Voce pointed out how irrational some of these decisions were. Last year, almost three times as many children were admitted to hospital after falling out of bed as those who had fallen from a tree.

The tendency to wrap children in cotton wool has transformed how they experience childhood. According to the research, 70 per cent of adults had their biggest childhood adventures in outdoor spaces among trees, rivers and woods, compared with only 29 per cent of children today. The majority of young people questioned said that their biggest adventures took place in playgrounds.

As Quaintmere spoke, two nine-year-old girls, Chloe Bailey and Kiara Gomes, ran by. ‘My favourite games are football and “it”,’ said Chloe, before going to build a camp with her friends. ‘My mum says that climbing trees is too dangerous,’ said Kiara. ‘But my dad lets me. If I fall over and it hurts, I just get myself up and smile.’

The Play England study quotes a number of play providers who highlight the benefits to children of taking risks. ‘Risk-taking increases the resilience of children,’ said one. ‘It helps them make judgments,’ said another. Some of those interviewed blamed the ‘cotton wool’ culture for the fact that today’s children were playing it too safe, while others pointed to a lack of equipment or too much concrete in place of grass. The research also lists examples of risky play that should be encouraged including fire-building, den-making, water sports, paintballing, boxing and climbing trees.”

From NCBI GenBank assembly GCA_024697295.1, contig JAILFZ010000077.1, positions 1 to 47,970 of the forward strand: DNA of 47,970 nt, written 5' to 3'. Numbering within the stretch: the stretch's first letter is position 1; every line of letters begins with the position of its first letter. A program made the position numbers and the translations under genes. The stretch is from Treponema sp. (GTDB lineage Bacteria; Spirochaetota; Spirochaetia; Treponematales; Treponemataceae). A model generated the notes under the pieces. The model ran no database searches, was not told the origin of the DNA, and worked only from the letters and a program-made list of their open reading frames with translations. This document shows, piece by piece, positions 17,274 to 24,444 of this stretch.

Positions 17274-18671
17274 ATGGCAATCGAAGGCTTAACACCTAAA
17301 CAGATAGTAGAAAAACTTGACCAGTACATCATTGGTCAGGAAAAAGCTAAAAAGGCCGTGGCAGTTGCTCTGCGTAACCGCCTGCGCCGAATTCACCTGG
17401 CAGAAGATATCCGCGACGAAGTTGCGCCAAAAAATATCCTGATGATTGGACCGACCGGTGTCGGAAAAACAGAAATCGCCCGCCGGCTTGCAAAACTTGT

Now you have it from the experts. The best cure for Adventure Deficit Disorder is to get outdoors with your children and start doing adventurous things. Start small and work up. Don’t despise the day of small beginnings. You have to start somewhere and somewhere is always better than nowhere. You might even end up going around Australia. Whatever you do, you have to do something! Trust me, you will never regret it.

Yours for more adventure
Warwick Marsh

PS. There are still some places available for the ‘Train the Trainer’ Summit 22-24 May 2015. We are extending the closing date to Friday 24 April 2015.

For those men who want to make a difference in the lives of other men by learning how to run the ‘Good to Great Fathering Course’, apply here.

By |2019-03-05T08:59:57+10:00April 18th, 2015|Children, Dads, Families|0 Comments

About the Author:

Warwick Marsh has been married to Alison Marsh since 1975; they have five children and nine grandchildren, and he and his wife live in Wollongong in NSW, Australia. He is a family and faith advocate, social reformer, musician, TV producer, writer and public speaker.

Warwick is a leader in the Men’s and Family Movement, and he is well-known in Australia for his advocacy for children, marriage, manhood, family, fatherhood and faith. Warwick is passionate to encourage men to be great fathers and to know the greatest Father of all. The Father in Whom “there is no shadow of turning.”